Having severely curtailed its tobacco industry, Canada is now going after the vapor business.
By Luc Martial
Fourteen years ago, I sounded the alarm, warning that Canadian governments were about to ban the display of tobacco products at retail. The market in Canada was about to go dark. Such a political initiative made no tobacco-control sense: At the time, 50 percent of each tobacco package was already covered by government-mandated graphical health warnings. (Today, the health warnings in Canada cover at least 75 percent of the pack surface; Quebec mandates 98 percent.)
Prominently positioned within 40,000 points of sale across the country, these warnings had previously been touted as an important public health communication tool, allowing governments to warn potential new consumers against smoking, discourage current smokers from continuing and support those trying to quit.
The industry, unfortunately, did not react swiftly or concertedly. Perhaps it couldn’t imagine that governments would abuse their authority to the point of publicly undermining their own public health agendas. But just walk into any corner store in Canada today and you’ll see just how far governments can go when left unsupervised.
So what does this have to do with the vapor industry? Well, quite simply, as far as Canada is concerned e-cigarettes and associated products are the new tobacco. And governments are about to do to the vapor industry what they did to the tobacco industry.
In Canada, the vapor industry is facing both federal and provincial governments, intent on overregulating their products and activities. It is worth noting at the outset that Canadian governments have a low tolerance for accountability. Public consultations have been marketed to the masses as due diligence and fair play, but to any experienced stakeholder, such consultations are just window dressing. Canadian governments have the authority—and predisposition—to arbitrarily destroy any industry they dislike.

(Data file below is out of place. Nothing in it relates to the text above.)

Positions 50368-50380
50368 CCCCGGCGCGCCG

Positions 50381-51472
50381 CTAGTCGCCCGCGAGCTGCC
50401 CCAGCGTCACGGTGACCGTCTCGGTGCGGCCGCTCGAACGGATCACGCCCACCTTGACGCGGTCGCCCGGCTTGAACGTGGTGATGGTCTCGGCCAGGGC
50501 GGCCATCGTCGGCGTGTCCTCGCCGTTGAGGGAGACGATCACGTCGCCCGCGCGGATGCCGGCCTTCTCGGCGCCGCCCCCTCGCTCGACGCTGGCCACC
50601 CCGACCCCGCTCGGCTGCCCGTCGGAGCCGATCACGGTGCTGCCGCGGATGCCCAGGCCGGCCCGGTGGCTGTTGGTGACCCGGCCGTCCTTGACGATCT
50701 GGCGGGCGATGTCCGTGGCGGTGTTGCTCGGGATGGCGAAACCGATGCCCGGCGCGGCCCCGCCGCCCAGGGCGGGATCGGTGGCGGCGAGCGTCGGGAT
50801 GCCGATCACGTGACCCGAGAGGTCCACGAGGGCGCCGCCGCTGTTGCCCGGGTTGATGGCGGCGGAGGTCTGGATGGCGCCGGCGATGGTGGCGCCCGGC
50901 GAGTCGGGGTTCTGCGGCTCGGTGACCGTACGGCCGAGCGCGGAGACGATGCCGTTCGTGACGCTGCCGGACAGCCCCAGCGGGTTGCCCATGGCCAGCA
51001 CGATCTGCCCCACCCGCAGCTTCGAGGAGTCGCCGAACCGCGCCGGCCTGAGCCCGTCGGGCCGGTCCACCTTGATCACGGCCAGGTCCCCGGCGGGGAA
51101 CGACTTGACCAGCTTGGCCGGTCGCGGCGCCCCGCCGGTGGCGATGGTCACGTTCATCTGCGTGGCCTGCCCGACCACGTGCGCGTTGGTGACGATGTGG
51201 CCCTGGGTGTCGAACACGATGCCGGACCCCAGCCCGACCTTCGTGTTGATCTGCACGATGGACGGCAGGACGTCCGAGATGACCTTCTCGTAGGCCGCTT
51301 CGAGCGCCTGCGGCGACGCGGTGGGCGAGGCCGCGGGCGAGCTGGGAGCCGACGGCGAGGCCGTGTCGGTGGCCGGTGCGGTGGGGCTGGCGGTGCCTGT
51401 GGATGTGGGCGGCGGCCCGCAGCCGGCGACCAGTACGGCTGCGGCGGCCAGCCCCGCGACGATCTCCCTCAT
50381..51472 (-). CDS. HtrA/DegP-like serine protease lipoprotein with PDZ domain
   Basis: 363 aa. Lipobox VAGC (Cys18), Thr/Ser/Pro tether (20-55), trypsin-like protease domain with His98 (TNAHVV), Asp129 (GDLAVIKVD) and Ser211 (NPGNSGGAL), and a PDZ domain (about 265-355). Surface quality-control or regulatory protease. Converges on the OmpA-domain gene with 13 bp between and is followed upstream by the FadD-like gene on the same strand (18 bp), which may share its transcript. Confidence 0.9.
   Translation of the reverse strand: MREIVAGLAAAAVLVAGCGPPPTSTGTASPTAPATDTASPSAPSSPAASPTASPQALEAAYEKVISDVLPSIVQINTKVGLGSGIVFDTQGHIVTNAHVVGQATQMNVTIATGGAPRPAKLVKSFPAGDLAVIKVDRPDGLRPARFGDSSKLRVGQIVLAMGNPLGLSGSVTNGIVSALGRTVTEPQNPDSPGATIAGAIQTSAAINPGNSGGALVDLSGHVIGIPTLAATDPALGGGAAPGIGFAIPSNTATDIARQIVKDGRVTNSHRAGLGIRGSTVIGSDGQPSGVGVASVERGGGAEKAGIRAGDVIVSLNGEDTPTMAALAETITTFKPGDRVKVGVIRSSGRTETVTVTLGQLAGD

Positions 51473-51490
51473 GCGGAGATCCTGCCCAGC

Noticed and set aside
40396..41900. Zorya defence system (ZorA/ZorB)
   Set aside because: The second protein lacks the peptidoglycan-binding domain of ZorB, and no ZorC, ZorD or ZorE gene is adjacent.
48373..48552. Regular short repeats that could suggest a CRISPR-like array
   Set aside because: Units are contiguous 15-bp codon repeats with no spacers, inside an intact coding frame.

EMERGING MARKET AND LAW
E-cigarettes, as a product category, first saw the light of day in Canada in 2007. They were sparsely sold outside of regular distribution channels and perceived mostly as a gimmick. But things changed quickly. Two years after the introduction of e-cigarettes into Canada, the federal government issued a public advisory, warning that vapor products had not been verified for safety by Health Canada and that the public should be apprehensive about ingredients such as propylene glycol and nicotine.
Nonetheless, between 2009 and 2012, the e-cigarette industry in Canada grew exponentially. Innovations in vaporizers and related accessories, such as batteries, tanks and e-liquids, were well-received. Businesses, including general retail and specialty vape shops, increasingly found commercial value in distributing these new products.
As for consumers, they came in droves. With and without nicotine, e-cigarettes allowed people to quit smoking tobacco where other cessation devices had failed. As a long-standing tobacco control expert, I was quick to recognize the potential of e-cigarettes in providing an alternative to minors who otherwise would experiment with combustible cigarettes. But you don’t have to be a tobacco control expert to figure that out—it’s common sense.
By 2013, the government estimated that 9 percent of Canadians aged 15 and over—2.5 million people—had tried e-cigarettes. Many users were existing tobacco smokers, and only 25 percent of those surveyed reported that their most recently used e-cigarette dispensed nicotine. Consumers were turning to e-cigarettes as a way to never start smoking, reduce their tobacco consumption or quit altogether (2013 Canadian Tobacco, Alcohol and Drugs Survey).
Interestingly enough, e-cigarette products were never marketed as health or smoking-cessation devices. That promotional momentum was purely self-generated among consumers. Adding to the popularity of these products, some physicians started reporting high smoking-cessation success rates among e-cigarette users.
So how did the federal government respond? Underwhelmingly supportive. Instead of recognizing the promise presented by e-cigarettes, the government chose to create fear about using and selling these products. Federal government inspectors began arbitrarily issuing cease-and-desist letters to domestic distributors, general retailers and specialty shops. To their credit, many vape shop owners challenged the government, refusing to either cease or desist.
Although the federal government ensured that no e-cigarettes or accessories containing nicotine were imported into Canada, domestically sourced product remained and prospered.